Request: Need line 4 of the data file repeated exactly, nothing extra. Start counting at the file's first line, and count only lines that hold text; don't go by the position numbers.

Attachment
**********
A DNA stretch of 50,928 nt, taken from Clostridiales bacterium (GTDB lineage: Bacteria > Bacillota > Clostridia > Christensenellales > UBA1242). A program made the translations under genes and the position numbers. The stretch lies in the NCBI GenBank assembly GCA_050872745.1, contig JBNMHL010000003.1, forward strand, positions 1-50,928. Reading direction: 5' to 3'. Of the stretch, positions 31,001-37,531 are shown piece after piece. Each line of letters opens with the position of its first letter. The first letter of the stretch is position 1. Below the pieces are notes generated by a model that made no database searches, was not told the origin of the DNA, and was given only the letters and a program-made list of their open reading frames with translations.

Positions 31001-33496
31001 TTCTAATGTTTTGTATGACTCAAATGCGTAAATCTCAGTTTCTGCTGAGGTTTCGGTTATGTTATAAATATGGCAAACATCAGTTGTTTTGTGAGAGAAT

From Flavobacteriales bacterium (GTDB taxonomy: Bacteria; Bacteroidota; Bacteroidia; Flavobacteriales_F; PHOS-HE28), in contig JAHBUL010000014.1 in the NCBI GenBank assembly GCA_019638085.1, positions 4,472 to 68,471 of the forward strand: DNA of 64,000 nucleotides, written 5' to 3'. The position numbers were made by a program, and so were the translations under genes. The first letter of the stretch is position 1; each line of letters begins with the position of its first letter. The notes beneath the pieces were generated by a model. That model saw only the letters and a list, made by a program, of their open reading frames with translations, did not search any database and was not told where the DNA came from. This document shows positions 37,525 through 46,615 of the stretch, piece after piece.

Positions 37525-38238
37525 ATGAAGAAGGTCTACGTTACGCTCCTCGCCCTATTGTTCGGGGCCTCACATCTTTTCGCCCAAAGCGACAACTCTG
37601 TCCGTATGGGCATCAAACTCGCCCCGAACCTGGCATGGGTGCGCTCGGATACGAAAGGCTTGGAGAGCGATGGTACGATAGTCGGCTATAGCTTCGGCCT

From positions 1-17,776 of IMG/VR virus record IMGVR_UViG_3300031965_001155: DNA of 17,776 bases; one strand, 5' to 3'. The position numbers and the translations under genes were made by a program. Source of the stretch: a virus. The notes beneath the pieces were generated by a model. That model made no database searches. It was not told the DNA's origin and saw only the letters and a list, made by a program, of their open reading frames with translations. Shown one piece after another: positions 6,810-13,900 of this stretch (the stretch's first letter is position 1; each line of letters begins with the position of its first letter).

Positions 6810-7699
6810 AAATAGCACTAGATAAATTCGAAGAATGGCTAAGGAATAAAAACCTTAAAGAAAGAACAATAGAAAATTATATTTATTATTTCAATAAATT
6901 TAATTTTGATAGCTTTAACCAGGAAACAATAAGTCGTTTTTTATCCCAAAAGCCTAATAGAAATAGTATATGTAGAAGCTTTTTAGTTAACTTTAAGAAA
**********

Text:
From Flavobacteriales bacterium (GTDB taxonomy: Bacteria; Bacteroidota; Bacteroidia; Flavobacteriales_F; PHOS-HE28), in contig JAHBUL010000014.1 in the NCBI GenBank assembly GCA_019638085.1, positions 4,472 to 68,471 of the forward strand: DNA of 64,000 nucleotides, written 5' to 3'. The position numbers were made by a program, and so were the translations under genes. The first letter of the stretch is position 1; each line of letters begins with the position of its first letter. The notes beneath the pieces were generated by a model. That model saw only the letters and a list, made by a program, of their open reading frames with translations, did not search any database and was not told where the DNA came from. This document shows positions 37,525 through 46,615 of the stretch, piece after piece.